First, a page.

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A model for new growth


CARE PACKAGE: Tony Tolcher has signed up to become a trainee as part of the Disability Sector Traineeship Pilot Program. Picture: Mike Burton/The Advertiser.

Courtesy The Advertiser.


A pilot traineeship program is looking to match the new job opportunities the NDIS has brought to the disability industry, writes Lynn Cameron.


An innovative new pilot program is changing the traditional recruitment model of the disability industry and opening up pathways to employment within the growing sector.


A partnership between state and federal governments and National Disability Services (NDS), the Disability Sector Traineeship Pilot Progam is set to deliver up to 80 traineeships across the disability industry.


The signature project sees Group Training Organisations (GTOs) brought on board to work with service providers over the 12-month traineeship period, giving students the knowledge and skills needed to succeed in the industry.


Minister for Industry and Skills David Pisoni said South Australia expected to register a workforce gap of about 6000 jobs in the industry by 2020 as a result of the rollout of the National Disability Insurance Scheme.


“This pilot program for the disability sector will help close the gap, as a part of Skilling South Australia,” he says.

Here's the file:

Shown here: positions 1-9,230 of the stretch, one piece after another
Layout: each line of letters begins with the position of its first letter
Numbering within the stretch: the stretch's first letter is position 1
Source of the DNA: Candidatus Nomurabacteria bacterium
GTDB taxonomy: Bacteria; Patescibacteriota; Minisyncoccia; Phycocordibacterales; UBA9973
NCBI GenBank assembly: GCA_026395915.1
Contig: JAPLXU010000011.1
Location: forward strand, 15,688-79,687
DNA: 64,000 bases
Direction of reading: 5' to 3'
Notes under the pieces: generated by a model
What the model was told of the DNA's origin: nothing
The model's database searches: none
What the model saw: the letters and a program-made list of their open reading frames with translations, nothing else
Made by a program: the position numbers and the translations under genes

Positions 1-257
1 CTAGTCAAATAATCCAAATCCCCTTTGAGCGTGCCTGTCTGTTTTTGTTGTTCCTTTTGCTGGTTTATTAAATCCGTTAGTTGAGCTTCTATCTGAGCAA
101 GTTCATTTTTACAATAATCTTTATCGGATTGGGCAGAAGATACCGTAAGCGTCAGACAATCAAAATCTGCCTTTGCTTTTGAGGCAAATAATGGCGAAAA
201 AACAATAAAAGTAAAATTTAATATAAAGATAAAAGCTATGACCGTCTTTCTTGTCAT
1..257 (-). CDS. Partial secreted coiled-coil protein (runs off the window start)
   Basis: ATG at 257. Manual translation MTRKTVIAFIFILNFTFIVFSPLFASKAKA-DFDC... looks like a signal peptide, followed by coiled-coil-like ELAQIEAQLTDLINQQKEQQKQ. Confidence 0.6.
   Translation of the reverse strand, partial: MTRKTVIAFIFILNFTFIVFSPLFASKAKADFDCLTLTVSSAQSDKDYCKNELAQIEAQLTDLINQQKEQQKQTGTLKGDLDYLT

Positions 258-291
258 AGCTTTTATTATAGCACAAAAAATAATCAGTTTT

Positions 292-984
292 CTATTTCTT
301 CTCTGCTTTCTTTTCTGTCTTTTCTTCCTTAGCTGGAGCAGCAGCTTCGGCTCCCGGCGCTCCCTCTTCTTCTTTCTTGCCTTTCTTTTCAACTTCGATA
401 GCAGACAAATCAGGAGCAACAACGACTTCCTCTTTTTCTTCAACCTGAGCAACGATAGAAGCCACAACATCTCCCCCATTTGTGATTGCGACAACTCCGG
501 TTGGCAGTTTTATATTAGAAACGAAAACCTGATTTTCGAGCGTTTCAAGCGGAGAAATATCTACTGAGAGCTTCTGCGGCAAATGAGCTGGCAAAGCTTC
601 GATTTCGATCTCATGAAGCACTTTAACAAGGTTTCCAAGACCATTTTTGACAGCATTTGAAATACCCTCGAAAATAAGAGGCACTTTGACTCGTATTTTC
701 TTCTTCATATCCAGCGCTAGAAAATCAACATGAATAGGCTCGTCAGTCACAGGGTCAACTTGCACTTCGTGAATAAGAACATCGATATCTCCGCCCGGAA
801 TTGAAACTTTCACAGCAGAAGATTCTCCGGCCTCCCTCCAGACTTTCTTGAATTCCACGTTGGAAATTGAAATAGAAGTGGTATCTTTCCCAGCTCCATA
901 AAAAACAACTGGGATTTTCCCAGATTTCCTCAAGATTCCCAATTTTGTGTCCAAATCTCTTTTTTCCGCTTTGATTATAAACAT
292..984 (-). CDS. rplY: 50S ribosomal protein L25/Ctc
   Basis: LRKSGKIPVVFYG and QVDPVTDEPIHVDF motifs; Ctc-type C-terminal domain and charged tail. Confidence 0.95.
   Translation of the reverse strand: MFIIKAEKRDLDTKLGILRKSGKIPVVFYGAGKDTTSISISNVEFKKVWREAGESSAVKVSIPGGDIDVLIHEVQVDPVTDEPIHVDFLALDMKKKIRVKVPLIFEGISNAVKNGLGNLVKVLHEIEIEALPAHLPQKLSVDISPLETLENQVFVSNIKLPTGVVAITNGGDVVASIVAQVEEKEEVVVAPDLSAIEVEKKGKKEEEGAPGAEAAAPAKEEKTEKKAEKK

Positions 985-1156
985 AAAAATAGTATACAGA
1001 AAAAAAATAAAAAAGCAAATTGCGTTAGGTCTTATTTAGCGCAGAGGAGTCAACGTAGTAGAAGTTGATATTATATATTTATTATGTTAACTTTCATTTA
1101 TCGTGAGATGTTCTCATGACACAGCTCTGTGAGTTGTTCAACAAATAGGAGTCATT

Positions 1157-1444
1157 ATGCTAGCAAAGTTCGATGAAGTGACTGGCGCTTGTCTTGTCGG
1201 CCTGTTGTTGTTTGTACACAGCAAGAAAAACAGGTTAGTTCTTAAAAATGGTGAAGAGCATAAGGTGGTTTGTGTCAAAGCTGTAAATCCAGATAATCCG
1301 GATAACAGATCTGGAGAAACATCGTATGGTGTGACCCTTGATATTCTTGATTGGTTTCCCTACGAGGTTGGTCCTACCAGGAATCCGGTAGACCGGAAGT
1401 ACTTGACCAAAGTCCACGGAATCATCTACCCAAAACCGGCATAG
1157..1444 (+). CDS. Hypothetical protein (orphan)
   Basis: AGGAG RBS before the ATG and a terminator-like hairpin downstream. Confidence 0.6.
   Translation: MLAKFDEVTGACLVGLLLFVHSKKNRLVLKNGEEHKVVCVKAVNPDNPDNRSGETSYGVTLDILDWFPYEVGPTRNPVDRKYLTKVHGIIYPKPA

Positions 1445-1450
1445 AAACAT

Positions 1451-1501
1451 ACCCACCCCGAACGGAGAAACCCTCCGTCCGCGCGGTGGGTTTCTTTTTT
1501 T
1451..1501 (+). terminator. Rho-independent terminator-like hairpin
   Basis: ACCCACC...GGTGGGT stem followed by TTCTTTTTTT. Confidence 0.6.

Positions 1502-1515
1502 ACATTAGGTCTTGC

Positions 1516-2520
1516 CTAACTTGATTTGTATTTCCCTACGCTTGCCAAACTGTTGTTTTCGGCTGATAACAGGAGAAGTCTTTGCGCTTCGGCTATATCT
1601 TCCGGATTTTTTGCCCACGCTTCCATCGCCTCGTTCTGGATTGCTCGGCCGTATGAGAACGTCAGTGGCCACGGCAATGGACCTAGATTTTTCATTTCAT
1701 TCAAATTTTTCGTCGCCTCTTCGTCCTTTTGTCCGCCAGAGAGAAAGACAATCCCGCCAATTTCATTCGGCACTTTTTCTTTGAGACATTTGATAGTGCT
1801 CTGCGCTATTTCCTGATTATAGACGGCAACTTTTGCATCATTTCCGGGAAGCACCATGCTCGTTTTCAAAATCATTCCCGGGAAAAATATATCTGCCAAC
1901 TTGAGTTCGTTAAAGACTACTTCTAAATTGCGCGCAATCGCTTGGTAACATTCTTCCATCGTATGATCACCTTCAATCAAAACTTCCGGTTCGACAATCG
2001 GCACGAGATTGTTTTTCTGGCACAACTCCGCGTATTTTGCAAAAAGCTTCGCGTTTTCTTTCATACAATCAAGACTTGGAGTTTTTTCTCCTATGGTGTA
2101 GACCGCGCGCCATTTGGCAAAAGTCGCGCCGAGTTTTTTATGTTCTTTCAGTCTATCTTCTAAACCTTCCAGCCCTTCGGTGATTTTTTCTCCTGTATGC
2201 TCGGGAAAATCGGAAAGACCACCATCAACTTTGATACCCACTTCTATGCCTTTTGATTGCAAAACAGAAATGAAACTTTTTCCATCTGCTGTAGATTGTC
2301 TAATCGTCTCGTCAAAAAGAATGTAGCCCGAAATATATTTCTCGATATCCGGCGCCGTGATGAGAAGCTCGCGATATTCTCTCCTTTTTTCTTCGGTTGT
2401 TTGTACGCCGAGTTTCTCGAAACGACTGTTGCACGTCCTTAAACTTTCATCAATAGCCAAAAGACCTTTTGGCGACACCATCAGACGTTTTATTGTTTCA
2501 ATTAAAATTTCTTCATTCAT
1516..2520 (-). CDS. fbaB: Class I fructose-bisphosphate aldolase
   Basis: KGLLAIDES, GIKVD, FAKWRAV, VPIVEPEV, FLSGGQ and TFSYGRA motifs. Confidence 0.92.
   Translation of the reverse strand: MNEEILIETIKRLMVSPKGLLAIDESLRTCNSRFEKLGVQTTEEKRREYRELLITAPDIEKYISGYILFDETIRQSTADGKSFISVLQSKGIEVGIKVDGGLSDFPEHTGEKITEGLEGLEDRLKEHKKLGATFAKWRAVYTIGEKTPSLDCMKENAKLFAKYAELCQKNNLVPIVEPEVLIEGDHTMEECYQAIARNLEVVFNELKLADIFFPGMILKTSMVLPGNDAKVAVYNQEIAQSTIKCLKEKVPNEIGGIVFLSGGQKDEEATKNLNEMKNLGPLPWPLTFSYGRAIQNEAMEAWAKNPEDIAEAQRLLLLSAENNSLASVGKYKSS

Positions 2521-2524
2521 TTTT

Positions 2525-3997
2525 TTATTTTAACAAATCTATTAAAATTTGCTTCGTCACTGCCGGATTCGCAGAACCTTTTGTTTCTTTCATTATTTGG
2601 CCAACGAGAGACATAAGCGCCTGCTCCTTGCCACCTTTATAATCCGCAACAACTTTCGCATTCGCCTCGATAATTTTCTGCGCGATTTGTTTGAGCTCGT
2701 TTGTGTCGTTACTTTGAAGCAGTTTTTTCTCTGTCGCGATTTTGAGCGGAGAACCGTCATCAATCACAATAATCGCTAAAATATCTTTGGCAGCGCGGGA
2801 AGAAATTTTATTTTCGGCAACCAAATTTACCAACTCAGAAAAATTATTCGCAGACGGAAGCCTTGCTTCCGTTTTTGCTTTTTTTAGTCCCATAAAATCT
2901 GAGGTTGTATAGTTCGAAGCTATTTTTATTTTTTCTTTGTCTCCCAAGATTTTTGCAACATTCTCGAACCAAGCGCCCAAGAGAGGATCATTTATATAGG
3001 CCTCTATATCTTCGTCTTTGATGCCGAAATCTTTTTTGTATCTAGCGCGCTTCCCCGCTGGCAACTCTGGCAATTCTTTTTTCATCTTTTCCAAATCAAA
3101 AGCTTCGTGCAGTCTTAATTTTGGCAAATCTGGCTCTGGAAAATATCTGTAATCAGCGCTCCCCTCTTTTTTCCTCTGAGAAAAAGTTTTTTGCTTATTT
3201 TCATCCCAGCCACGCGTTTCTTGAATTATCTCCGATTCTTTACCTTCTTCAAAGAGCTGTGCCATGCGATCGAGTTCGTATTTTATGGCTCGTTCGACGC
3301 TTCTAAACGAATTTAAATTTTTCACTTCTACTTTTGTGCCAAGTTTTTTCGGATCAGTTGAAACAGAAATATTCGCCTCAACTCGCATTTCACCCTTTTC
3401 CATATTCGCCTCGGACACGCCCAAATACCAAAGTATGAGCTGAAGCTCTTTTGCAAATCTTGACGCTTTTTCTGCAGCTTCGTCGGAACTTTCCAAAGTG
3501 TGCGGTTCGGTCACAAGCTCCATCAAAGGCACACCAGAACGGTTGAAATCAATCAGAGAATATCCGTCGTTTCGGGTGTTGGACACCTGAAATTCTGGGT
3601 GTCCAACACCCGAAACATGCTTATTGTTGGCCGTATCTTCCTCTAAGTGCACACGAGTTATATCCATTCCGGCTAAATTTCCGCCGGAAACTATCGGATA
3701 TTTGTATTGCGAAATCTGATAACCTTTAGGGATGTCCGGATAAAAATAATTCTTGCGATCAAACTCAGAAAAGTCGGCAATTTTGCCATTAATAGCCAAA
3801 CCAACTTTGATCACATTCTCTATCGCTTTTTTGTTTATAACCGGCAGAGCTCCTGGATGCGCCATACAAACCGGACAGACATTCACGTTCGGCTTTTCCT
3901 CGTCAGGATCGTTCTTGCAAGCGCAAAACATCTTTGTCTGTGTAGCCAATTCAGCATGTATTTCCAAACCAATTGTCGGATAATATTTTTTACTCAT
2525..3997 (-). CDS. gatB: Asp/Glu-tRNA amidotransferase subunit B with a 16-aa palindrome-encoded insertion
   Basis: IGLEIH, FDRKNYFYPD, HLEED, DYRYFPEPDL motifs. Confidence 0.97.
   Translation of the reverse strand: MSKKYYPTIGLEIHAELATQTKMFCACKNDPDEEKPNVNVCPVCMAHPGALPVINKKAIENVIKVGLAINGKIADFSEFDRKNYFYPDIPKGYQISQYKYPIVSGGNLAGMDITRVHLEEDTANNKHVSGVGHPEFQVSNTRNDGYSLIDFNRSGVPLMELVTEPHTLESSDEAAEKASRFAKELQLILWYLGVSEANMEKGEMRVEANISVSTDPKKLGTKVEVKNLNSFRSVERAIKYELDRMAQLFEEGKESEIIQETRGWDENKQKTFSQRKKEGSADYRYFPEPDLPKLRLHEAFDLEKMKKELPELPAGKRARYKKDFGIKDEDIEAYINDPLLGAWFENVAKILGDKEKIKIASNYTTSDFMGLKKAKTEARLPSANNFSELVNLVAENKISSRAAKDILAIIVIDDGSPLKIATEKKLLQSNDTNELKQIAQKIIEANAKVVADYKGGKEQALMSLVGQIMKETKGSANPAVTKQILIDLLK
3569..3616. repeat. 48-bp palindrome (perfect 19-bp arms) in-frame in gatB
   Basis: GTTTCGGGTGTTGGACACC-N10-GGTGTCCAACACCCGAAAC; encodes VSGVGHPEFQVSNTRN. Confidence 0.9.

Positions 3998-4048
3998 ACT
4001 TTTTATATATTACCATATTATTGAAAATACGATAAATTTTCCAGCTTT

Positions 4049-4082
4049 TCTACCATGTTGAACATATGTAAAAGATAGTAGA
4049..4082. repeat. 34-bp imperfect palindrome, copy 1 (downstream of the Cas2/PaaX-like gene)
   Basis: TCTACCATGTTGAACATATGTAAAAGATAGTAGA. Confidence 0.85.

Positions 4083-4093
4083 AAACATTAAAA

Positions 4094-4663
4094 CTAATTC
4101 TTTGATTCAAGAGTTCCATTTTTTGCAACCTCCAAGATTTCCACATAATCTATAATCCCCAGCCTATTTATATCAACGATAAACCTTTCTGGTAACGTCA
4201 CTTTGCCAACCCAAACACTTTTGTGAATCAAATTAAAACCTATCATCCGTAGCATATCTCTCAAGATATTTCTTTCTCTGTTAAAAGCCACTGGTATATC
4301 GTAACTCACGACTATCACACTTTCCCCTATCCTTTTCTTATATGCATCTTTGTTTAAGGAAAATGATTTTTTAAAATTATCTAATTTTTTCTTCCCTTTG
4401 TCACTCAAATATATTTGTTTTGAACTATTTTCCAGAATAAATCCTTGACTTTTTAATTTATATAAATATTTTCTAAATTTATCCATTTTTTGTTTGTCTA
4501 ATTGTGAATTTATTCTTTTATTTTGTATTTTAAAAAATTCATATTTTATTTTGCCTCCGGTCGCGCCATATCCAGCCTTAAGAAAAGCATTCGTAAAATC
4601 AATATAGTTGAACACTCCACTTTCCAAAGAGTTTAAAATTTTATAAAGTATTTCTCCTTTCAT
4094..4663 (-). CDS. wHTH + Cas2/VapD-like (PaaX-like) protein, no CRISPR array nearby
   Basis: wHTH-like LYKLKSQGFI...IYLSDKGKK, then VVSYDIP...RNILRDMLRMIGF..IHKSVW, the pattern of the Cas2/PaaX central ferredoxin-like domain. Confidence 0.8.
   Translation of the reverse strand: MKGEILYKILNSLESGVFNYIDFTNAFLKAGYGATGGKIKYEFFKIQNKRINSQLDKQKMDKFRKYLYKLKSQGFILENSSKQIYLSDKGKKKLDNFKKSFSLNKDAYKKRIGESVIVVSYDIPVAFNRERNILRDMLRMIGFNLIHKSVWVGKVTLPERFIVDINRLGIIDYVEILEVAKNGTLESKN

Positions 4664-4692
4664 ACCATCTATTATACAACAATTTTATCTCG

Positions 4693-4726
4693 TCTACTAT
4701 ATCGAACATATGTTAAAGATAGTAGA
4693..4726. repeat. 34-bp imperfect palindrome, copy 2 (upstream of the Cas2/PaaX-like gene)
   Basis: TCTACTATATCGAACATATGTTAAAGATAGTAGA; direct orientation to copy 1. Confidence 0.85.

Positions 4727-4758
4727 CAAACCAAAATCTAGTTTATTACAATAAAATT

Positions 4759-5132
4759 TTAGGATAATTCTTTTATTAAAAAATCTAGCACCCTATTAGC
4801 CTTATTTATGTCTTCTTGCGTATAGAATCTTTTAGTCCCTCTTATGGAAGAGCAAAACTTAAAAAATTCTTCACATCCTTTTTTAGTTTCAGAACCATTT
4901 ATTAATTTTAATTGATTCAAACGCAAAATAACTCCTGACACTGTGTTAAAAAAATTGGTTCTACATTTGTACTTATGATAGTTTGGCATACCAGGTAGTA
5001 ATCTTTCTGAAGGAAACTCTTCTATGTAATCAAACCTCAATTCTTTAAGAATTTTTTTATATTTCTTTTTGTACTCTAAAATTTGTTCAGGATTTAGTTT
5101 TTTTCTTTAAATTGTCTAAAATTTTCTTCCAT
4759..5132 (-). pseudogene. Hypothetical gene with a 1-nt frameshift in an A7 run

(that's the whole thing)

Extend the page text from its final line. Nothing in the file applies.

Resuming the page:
NDS South Australian State Manager Peter Hoppo says: “Traineeships within the disability sector haven’t been in common use.


“But it’s a time in our history, especially with the introduction of the NDIS, where we actually need more trained people working within the sector.


“The Productivity Commission identified that one in five new positions over the next few years are going to be within the health and community services area, so we’re going to need a larger workforce that is well-trained. The obvious solution was to look at working with GTOs, who are able to employ the trainees; the SA Government was then able to provide a wraparound service and connect the GTOs to disability organisations.”


One of the first people to sign up for the traineeship program was Tony Tolcher, 53, from Elizabeth Downs.


After taking time out from working in aged care to look after his children, he returned to study health services at Time Education and Training in Mile End with the intention of returning to aged care – but quickly switched his focus to disability. “This pilot program is going to help people like me get into this field,” Tolcher says.


He is now placed at scosa’s Modbury Hub. “I love it because it’s different people all the time,” he says.


“And with the NDIS, people with disability are now making decisions for themselves so we’re going to help empower them.”

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